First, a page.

Thursday, 28 March 2013

Using Powershell to download multiple files

Powershell


Powershell is a shell scripting language with command line access, based on .NET, which  gives
the user and the developer access to an abundance of system resources, plus intra- and internetworked resources. In this article, an example of how Powershell can be used to download multiple files from the internet, and save these files to a local file folder, will be given.

Powershell is as previously mentioned based upon .NET. This gives Powershell many capabilities as a command line shell and scripting language. Syntaxwise, Powershell in many respects are similar to Perl or PHP, but there are also simliaries to other .NET Languages. At the same time, this is a command line shell script. It's role is to inherit the role that the Command Line Prompt (CMD.exe) and MS-DOS previously covered. Instead of the .BAT files of CMD and  MS-DOS, scripts are written in Powershell scripts, with the extension .PS1. There are more advanced topics to cover, such as modules of Powershell, but this article will cover some basic use of Powershell.

I have used the Windows Powershell ISE, which is the Integrated Script Environment.
The term ISE is similar to IDE, which stands for Integrated Development Environment. Powershell ISE is included in Windows 8, which I have used. Windows 7 users can download the Windows Management Framework 3.0 package, which is available at the following URL:

http://www.microsoft.com/en-us/download/details.aspx?id=34595


The above package is available also for Windows 2008 Server R2 and Windows 2012 Server.

Downloading files with Powershell

Let's first review the script which downloads some files (in my example I create an Object array of Url addresses which points to Flickr thumbnail images of mine).

            
$flickrImages = 'http://farm9.static.flickr.com/8370/8595533065_4f19f05869_m.jpg',             
'http://farm9.static.flickr.com/8239/8566909448_cac6a5ea75_m.jpg',             
'http://farm9.static.flickr.com/8375/8566909032_70866e8ce7_m.jpg',             
'http://farm9.static.flickr.com/8520/8566908388_2d0bcdc572_m.jpg',             
'http://farm9.static.flickr.com/8049/8131277333_83586d9afc_m.jpg',             
'http://farm9.static.flickr.com/8291/7605276718_a7e8c2d7d8_m.jpg',             
'http://farm6.static.flickr.com/5321/7407130682_c4c26ca2d9_m.jpg',             
'http://farm8.static.flickr.com/7089/7379569808_8e0311918c_m.jpg',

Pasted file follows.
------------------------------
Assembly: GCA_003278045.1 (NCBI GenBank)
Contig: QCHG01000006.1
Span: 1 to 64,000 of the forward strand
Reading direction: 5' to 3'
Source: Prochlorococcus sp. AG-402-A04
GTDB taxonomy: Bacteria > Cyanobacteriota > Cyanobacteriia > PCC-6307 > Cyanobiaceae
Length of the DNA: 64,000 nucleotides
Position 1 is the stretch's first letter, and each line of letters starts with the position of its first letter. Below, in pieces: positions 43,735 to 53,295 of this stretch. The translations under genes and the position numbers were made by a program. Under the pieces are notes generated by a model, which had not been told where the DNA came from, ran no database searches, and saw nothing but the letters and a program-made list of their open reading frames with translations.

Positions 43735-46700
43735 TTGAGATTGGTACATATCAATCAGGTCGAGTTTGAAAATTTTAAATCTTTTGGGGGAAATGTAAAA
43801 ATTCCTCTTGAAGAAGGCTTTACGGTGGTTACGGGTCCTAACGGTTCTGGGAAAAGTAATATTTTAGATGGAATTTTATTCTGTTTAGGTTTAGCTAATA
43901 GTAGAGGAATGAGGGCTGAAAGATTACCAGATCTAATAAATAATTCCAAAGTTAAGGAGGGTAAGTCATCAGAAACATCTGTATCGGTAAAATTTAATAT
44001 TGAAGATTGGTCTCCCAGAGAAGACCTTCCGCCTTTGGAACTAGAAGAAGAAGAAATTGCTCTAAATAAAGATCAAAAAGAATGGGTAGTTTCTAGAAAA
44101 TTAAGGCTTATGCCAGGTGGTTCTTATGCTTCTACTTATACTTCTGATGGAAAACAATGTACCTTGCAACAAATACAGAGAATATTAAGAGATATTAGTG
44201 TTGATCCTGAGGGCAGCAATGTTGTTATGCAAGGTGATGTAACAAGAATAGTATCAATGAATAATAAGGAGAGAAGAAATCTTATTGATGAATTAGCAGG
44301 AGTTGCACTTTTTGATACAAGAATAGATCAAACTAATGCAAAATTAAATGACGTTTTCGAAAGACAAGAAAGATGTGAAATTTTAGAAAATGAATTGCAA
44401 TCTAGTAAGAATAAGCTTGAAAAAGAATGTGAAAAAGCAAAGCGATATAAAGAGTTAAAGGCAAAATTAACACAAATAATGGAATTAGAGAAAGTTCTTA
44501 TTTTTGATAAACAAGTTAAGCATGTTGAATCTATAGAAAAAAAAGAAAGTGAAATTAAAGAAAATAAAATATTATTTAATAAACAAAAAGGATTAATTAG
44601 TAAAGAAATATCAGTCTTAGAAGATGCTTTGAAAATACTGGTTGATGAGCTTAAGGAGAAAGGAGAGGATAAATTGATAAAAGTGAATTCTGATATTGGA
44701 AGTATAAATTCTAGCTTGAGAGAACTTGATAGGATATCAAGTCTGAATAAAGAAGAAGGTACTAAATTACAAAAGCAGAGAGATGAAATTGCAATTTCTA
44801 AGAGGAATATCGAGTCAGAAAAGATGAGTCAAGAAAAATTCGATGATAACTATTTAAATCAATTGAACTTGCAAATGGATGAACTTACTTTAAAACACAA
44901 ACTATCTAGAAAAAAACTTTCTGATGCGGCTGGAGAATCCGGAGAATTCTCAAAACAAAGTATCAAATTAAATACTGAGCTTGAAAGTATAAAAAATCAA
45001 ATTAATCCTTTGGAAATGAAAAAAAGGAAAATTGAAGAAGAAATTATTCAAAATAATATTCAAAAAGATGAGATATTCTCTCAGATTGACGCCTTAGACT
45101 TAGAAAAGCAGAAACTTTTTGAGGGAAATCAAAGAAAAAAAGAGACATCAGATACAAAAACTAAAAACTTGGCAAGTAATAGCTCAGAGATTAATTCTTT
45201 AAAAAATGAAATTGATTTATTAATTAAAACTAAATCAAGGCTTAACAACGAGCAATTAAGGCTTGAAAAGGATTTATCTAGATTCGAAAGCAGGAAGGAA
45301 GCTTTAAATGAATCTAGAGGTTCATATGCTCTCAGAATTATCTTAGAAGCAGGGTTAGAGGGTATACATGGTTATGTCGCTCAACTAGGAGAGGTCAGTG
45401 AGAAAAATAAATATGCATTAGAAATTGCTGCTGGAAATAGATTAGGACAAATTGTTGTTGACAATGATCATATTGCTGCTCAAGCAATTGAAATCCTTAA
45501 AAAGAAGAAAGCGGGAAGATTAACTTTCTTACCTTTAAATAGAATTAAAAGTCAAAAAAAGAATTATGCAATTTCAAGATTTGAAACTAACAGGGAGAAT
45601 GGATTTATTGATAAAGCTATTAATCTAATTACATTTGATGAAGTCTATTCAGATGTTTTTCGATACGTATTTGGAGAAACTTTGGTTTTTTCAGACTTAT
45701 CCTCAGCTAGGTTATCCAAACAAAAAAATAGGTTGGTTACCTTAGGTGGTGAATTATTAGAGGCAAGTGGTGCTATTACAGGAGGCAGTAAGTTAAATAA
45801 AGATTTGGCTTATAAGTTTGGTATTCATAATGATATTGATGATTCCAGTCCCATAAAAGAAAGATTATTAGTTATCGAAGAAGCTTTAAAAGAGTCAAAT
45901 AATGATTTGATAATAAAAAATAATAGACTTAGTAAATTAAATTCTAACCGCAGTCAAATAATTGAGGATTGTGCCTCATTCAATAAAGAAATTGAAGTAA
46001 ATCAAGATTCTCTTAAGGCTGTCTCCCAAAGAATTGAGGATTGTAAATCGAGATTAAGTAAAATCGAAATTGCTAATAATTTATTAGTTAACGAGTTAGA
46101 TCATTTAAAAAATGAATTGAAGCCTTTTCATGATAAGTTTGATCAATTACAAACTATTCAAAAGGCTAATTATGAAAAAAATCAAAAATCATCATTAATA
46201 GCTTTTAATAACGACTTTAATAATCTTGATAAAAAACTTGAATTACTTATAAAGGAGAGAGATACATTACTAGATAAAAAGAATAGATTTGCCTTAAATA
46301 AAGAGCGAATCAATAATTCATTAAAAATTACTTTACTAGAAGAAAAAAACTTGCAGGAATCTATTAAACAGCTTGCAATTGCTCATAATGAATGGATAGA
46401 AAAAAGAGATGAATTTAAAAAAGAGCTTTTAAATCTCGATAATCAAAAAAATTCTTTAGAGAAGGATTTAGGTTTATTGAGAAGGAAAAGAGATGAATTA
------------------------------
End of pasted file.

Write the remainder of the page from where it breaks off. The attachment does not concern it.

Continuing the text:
'http://farm8.static.flickr.com/7088/7378798094_ac05bedf72_m.jpg',             
'http://farm8.static.flickr.com/7245/7217153808_f4e5125b4e_m.jpg',             
'http://farm8.static.flickr.com/7243/7217105052_6b1fc818f8_m.jpg',             
'http://farm9.static.flickr.com/8143/7191404308_47bb667be6_m.jpg',             
'http://farm8.static.flickr.com/7089/7149219081_bfe587bd34_m.jpg',             
'http://farm8.static.flickr.com/7260/7145533071_c7241d0064_m.jpg',             
'http://farm8.static.flickr.com/7048/6999442724_e399e63e68_m.jpg',             
'http://farm9.static.flickr.com/8158/6986866246_d04ec09342_m.jpg',             
'http://farm8.static.flickr.com/7124/7057325243_db81f4c65a_m.jpg',             
'http://farm8.static.flickr.com/7089/6911179760_24654b32fd_m.jpg',             
'http://farm8.static.flickr.com/7268/6910639934_31cd36a854_m.jpg',             
'http://farm8.static.flickr.com/7274/7052136425_6be954f436_m.jpg',             
'http://farm8.static.flickr.com/7037/7052113599_2a249aa763_m.jpg',             
'http://farm8.static.flickr.com/7072/6906010348_1fd6513b31_m.jpg',             
'http://farm8.static.flickr.com/7089/6902820096_95a7ec11c4_m.jpg',             
'http://farm8.static.flickr.com/7280/7048911257_89ae08a75e_m.jpg',             
'http://farm6.static.flickr.com/5467/7048911105_7370eff5ef_m.jpg',            
'http://farm6.static.flickr.com/5031/6902819694_763fc65fe0_m.jpg',             
'http://farm6.static.flickr.com/5234/6902819562_0f78bc56f4_m.jpg',             
'http://farm8.static.flickr.com/7279/7048910545_f02faeda37_m.jpg',             
'http://farm8.static.flickr.com/7080/7047789289_c93ff1deac_m.jpg',             
'http://farm8.static.flickr.com/7220/7047688059_216d67e9d3_m.jpg',             
'http://farm8.static.flickr.com/7092/6901520442_637c138c1f_m.jpg'            
            
$targetDir = 'C:\users\Tore Aurstad\Documents\Powershell Scripts\WebClient\'            
            
            
function DownloadFile([Object[]] $sourceFiles,[string]$targetDirectory) {            
 $wc = New-Object System.Net.WebClient            
             
 foreach ($sourceFile in $sourceFiles){            
  $sourceFileName = $sourceFile.SubString($sourceFile.LastIndexOf('/')+1)            
  $targetFileName = $targetDirectory + $sourceFileName            
  $wc.DownloadFile($sourceFile, $targetFileName)            
  Write-Host "Downloaded $sourceFile to file location $targetFileName"             
 }            
            
}            
            
DownloadFile $flickrImages $targetDir            

Many .NET developers are unfamiliar with Powershell scripting language syntax. Variables are declared by prefixing the variable name with the $-sign. I declare an Object Array, which is basically a comma separated list. This syntax will be familiar to Perl Developers. Also note the absence of semi-colons. Semi-colons are not obligatory in Powershell, and these are therefore omitted.